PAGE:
An Alternative to I-Cord: How to Make Braided Ties

Using I-cord to create ties is a fairly common way to close knitted bags or add a decorative edging to a garment. But Donna Yacino’s Sweetgrass Shrug, an elegant cropped cardigan that’s knit seamlessly, uses a different way to close the fronts.

This type of tie is called a braided tie, but it’s not braided in the way that we think of braiding hair, where you have three separate lengths that are woven into each other. This tie simply uses one strand of yarn to create a braided effect.

You can practice working this technique on any scrap yarn you have available. Give yourself a good length of yarn to work with—maybe 24″ for your practice tie. Make a slip knot in the middle of the strand.

Figure out which end of the yarn allows you to slide the slip knot, and which end does not (this is the beauty of slip knots). Make sure that end of the yarn is on the left side, and place the loop of the slip knot on your left index finger. With your right index finger, draw the right end (the end that will slide) through the loop on your finger, forming a new loop. Shift the loop to your right index finger, and pull the sliding yarn through the new loop.

It sounds a little crazy when you’re reading the instructions, so we made a quick video to demonstrate how to work the braided ties for Donna’s Sweetgrass Shrug.

What other kinds of decorative edges do you like? Alison Green’s Malaga Tank, also from Berroco Portfolio Volume 3, uses a crocheted edge to add decoration at the hems. Let us know about your favorite decorative edgings in the comments!

6 Comments

  1. My favorite edgings are the knitted i-cords, I think your model is actually using them? I got my inspiration from Elisabeth Zimmermann, who in my opinion is the queen of i-cords. Great for adding a little contrast edging.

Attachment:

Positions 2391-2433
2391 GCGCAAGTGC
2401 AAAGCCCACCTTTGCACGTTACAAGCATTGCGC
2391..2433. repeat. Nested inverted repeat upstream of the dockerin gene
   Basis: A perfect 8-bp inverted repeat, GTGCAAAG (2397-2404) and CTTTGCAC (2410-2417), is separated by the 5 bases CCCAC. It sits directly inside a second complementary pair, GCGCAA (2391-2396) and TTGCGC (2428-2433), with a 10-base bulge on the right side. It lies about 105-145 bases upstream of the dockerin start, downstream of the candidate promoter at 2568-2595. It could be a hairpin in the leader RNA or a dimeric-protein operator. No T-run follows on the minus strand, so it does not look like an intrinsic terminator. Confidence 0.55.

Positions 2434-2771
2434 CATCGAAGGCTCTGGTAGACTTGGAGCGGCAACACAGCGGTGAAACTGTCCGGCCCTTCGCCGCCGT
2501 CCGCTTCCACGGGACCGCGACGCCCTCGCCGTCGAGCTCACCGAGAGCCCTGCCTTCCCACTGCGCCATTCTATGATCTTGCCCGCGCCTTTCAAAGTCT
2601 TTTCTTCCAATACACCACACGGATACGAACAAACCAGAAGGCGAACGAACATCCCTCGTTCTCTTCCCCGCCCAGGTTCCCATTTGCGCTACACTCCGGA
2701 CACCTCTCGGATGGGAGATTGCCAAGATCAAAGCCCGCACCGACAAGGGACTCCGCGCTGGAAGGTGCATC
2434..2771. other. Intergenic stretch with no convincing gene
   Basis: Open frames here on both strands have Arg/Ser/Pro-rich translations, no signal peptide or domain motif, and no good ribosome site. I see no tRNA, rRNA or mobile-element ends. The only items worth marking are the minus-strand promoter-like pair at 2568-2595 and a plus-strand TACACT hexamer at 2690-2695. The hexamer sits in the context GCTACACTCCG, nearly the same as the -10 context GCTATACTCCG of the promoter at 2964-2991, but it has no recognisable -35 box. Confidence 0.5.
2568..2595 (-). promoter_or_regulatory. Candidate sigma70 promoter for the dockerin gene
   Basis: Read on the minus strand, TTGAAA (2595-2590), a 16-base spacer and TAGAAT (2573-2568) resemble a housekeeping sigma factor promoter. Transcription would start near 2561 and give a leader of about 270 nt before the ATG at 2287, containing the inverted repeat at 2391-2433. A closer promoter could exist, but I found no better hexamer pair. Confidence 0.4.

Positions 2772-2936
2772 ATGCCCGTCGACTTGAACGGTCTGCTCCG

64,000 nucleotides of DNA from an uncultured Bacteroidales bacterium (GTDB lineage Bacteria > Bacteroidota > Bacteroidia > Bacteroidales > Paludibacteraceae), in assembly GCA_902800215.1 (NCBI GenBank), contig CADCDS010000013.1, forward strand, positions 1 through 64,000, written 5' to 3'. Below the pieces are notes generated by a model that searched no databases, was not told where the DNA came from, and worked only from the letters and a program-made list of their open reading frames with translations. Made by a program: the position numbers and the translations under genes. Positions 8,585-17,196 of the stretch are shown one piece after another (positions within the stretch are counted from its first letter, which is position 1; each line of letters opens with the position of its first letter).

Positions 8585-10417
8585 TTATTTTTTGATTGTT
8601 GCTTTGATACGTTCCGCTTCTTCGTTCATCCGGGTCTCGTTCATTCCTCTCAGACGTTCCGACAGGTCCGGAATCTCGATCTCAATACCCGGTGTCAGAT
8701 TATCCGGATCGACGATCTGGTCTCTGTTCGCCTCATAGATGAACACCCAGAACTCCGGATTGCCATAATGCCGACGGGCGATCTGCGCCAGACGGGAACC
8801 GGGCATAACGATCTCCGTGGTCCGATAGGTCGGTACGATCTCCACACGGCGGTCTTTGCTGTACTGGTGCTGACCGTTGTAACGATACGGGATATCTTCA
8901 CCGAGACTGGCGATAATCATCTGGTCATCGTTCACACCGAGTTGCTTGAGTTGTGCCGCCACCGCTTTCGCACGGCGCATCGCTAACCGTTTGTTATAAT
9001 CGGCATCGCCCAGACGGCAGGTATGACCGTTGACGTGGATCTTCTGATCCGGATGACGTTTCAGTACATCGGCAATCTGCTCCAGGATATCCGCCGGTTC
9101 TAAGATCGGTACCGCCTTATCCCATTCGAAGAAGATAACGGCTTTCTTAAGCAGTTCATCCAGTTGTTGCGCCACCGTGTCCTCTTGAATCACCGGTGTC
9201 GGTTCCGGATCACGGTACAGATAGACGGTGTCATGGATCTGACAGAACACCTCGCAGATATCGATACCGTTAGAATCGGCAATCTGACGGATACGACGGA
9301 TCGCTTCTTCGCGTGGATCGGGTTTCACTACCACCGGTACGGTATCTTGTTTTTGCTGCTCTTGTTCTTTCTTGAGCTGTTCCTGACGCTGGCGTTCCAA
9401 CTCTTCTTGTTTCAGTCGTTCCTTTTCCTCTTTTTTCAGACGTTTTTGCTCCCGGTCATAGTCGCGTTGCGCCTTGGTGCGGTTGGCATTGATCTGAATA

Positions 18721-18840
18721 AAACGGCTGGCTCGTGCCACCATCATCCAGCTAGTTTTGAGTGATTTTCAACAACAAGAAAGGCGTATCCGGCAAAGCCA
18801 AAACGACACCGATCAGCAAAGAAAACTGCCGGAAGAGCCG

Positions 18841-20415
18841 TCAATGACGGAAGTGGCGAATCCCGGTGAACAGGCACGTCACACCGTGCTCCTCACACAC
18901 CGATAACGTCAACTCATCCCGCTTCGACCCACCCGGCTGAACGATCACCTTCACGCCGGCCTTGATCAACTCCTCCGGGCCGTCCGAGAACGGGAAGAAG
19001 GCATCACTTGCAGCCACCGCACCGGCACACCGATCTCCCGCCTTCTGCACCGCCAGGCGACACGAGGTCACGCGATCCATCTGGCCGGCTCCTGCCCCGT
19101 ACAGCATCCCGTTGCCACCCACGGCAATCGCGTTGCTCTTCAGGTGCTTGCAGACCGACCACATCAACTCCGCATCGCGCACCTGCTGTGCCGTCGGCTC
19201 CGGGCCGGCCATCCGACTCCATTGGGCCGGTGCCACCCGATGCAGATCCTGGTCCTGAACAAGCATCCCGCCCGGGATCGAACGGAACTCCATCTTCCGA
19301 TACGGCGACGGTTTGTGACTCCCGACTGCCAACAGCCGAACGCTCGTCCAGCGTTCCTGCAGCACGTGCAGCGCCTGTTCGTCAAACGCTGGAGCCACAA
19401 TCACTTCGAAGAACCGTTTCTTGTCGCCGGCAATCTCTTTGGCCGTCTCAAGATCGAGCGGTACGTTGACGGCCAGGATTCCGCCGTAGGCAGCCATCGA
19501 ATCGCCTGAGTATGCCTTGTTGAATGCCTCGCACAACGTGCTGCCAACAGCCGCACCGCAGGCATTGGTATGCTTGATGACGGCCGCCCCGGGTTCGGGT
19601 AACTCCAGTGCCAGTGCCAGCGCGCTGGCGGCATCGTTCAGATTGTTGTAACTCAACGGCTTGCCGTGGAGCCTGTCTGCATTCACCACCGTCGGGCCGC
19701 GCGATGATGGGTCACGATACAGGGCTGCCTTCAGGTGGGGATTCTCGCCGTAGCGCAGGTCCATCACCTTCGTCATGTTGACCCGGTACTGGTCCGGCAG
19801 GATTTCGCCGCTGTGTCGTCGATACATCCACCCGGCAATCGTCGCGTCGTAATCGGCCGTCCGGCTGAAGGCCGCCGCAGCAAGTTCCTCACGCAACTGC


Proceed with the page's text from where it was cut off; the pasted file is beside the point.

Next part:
Introduced to it last year when knitting the Greenwood shawl, I love and continue to apply the simple sl, sl at the beginning of each row, which is a little bit an i-cord, just worked while you go. I’ve used it for multiple other projects since then, and I like the smooth finish for no-seam edges.

    For Trachten, I like a small inkle woven band along the edging, but I admit that’s getting a bit fancy.

    You asked for edgings, but since the video was about making a tie:
    – My favorite quicky tie is crocheted: Chain to the length desired, then turn and slip stitch into the back ridge of the chain you just made. Makes a sturdy, good looking cord. If you prefer to knit: Cast on stitches to the length desired, then turn and bind off those stitches.
    – And then there’s of course anything LUCET, which is similar to what you show in your video, just using a simple tool. That’s where it ends for me, but I do know a lot of very creative kumihimo people …

  2. Crazy… my brain is still trying to figure out how this works, lol. Very interesting–can’t wait to try it!

    1. It’s kind of intense, but it made a lot of sense watching Donna work on it while we were filming. It’s one of those techniques that should be practiced a little bit. 😀

  3. I inherited 3 skeins of beautiful Flicker Berrico and hope I have enough yarn color 3323. Dye lot 631. Yhank you.

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